- Seattle Times
A proposed cut to the Department of Energy’s Hanford Richland Operations Office would be restored under a compromise federal spending bill released Tuesday night, according to the staff of Sen. Patty Murray, D-Wash. “The funding secured in this bill is a critical win for Hanford and our entire state,” Murray said in a statement. The omnibus spending bill would increase the budget for Hanford this year by $69.9 million, for a total budget of almost $2.2 billion. The bill includes $941 million for the Department of Energy’s Hanford Richland Operations Office, an increase of $93 million over the administration’s fiscal 2015 budget request. The office is responsible for all Hanford cleanup work except for managing radioactive waste held in underground tanks and the vitrification plant being built to treat the waste.
- Tri-City Herald
Sen. Patty Murray took U.S. Transportation Secretary Anthony Foxx on a ferry ride in the hopes of making a positive impression as she works to secure funding for the country's largest ferry system. "This is a really important part of our transportation and as we move forward on our authorization bills on the federal level we have to make sure we are a partner," Murray, D-Wash., said during a tour of the Wenatchee as it cruised across Puget Sound to Bainbridge Island, loaded with people, cars, bicycles and tourists. "We have 22 million people who ride these ferries. This is just an essential way for people to live and work outside Seattle.” She succeeded in getting Foxx's attention.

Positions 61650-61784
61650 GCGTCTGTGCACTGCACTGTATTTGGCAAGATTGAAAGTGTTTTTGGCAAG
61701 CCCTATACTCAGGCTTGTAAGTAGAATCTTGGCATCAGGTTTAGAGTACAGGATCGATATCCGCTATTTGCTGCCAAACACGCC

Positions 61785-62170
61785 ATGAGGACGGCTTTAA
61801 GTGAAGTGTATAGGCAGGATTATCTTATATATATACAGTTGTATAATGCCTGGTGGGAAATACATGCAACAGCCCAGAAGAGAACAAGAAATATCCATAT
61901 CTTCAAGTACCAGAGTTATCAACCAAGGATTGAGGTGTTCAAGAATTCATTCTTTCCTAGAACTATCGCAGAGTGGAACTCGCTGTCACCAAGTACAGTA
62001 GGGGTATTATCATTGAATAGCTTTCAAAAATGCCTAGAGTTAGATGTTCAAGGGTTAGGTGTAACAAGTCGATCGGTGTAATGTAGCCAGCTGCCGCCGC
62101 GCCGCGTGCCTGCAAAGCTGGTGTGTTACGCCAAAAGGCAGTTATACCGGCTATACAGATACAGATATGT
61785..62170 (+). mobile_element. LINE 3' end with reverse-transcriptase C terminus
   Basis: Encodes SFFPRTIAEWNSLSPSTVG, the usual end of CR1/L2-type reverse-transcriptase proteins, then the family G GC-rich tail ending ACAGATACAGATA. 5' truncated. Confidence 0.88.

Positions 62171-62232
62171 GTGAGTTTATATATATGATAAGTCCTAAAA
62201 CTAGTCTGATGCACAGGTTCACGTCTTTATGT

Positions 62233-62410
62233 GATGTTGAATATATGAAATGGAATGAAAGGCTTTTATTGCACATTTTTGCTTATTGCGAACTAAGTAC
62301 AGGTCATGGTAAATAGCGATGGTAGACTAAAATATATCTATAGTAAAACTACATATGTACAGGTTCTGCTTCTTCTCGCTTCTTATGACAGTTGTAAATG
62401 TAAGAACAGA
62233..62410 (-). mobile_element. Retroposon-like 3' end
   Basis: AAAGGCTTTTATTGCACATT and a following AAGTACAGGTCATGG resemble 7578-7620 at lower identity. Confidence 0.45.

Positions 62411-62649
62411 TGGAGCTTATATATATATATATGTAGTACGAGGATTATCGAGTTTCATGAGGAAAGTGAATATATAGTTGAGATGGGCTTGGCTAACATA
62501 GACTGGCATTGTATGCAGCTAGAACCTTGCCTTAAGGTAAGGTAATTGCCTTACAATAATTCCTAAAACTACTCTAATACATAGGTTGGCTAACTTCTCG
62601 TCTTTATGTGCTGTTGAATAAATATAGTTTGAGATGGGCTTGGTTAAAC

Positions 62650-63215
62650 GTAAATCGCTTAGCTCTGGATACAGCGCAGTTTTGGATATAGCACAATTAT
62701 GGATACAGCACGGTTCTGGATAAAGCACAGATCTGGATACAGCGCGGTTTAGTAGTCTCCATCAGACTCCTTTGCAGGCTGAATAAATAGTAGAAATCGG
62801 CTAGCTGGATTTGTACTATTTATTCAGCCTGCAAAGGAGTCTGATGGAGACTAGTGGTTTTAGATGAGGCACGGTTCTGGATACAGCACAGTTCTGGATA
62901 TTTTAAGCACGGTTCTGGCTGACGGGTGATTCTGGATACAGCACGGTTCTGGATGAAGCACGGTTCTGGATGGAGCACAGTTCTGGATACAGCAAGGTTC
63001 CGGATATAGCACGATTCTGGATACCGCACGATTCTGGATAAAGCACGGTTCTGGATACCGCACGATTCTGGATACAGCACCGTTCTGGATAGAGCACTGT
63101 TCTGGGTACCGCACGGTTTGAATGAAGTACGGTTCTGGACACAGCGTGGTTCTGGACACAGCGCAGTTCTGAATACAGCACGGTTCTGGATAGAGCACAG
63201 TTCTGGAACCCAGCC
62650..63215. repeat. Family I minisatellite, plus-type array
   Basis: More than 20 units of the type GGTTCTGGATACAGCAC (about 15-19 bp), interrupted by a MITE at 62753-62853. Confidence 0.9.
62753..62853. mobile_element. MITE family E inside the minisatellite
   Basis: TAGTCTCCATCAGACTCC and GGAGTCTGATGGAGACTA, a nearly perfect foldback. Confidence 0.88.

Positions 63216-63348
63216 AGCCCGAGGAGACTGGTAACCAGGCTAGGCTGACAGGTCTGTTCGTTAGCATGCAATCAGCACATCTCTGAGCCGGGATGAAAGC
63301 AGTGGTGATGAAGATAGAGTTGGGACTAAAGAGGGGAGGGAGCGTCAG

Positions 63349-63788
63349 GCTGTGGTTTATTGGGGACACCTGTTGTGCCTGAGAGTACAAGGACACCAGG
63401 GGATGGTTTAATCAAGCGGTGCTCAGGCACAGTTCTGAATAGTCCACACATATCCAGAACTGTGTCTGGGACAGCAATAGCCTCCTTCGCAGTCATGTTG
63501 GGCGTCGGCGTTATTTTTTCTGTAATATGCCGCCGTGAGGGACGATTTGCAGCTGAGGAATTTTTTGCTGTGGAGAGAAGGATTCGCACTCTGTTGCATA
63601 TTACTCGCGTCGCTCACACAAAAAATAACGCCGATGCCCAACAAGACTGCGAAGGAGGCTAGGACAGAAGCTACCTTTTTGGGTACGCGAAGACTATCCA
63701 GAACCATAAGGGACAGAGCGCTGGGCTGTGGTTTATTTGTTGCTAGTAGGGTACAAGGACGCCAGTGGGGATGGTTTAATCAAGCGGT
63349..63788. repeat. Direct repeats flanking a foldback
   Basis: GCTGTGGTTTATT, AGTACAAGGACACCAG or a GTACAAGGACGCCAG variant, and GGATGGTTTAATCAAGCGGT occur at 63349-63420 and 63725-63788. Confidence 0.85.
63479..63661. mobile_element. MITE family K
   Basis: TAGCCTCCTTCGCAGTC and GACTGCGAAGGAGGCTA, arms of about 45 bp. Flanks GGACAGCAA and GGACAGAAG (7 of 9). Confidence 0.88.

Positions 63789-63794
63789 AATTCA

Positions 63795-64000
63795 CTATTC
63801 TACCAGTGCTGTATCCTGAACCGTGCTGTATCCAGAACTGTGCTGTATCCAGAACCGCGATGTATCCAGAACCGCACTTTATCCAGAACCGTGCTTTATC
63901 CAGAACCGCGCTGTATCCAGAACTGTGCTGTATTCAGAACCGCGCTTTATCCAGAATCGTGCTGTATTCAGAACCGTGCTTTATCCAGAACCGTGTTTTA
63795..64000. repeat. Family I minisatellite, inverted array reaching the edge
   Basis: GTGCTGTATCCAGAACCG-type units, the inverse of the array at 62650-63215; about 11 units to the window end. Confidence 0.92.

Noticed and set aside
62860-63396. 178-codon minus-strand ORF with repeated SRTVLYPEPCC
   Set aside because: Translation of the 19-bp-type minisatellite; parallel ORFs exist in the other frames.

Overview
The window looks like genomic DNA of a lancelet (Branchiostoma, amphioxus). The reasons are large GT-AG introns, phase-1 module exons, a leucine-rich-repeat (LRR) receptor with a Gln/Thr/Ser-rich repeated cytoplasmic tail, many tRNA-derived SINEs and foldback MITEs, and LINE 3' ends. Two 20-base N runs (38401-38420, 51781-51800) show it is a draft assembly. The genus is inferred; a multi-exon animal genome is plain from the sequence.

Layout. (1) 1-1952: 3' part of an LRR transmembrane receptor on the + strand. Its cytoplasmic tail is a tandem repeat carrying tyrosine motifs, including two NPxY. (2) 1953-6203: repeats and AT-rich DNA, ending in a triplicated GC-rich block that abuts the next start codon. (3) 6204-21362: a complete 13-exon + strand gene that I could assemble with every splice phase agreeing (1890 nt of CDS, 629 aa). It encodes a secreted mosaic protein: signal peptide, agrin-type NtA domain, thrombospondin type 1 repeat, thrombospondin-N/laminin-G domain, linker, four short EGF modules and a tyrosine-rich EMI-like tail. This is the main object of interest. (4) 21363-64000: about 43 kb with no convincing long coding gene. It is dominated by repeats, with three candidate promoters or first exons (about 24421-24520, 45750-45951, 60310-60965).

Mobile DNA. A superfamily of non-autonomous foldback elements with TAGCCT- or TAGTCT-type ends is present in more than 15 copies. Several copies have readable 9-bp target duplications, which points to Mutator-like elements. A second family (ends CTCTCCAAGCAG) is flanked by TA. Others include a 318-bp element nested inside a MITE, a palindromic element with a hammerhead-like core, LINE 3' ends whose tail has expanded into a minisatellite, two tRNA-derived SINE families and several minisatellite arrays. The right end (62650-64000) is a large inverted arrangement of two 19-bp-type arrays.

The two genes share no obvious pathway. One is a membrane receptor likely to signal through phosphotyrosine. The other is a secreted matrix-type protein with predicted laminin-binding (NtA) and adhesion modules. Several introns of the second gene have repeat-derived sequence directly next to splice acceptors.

- The Daily News Online
Two Tacoma nonprofits will each get $1.5 million to help homeless veterans in Pierce County find safe places to live over the next three years, the Department of Veterans Affairs announced Tuesday. Both grants augment programs already in place connecting homeless veterans with transitional housing…“These vouchers are a huge boost in the effort to end homelessness among veterans in our state,” U.S. Sen. Patty Murray, D-Wash., said in announcing the HUD funding. “Each one of these vouchers represents a step toward finding a permanent home for someone who sacrificed for our nation, but is struggling to find stable housing.”
- Tacoma News Tribune
Senator Patty Murray
No matter your politics, we should all be able to agree on this: When a sexual assault survivor walks into an emergency room seeking care, it is crucial she has all the support and resources she needs. That includes the ability to prevent the added trauma of an unwanted pregnancy by using emergency contraception. Unfortunately, too many women are unfamiliar with this highly effective prevention method. And, in many cases, hospitals simply do not provide access to it. Or, if they do, it is not offered in a timely manner — despite the fact that the morning-after pill is readily available at the drugstore counter down the street. The last thing survivors of sexual assault want or need is a murky and confusing process to get necessary help.
- Refinery 29
They focused on some of today’s most politically divisive issues, at least in Congress: fatter paychecks for lowest-paid workers, paid sick leaves, affordable child care, gender pay parity. Five female liberal Democrats, among them Hillary Rodham Clinton and Sen. Patty Murray, gathered Thursday in Washington, D.C., to talk about economic security for women — a concern they believe animates many silent Americans and who they believe should have a bigger voice in electoral politics. The round-table at the Center for American Progress, a left-leaning policy think tank, had an air of a campaign stop for Clinton’s undeclared presidential run, with half of the more than 100 seats occupied by journalists.
- Seattle Times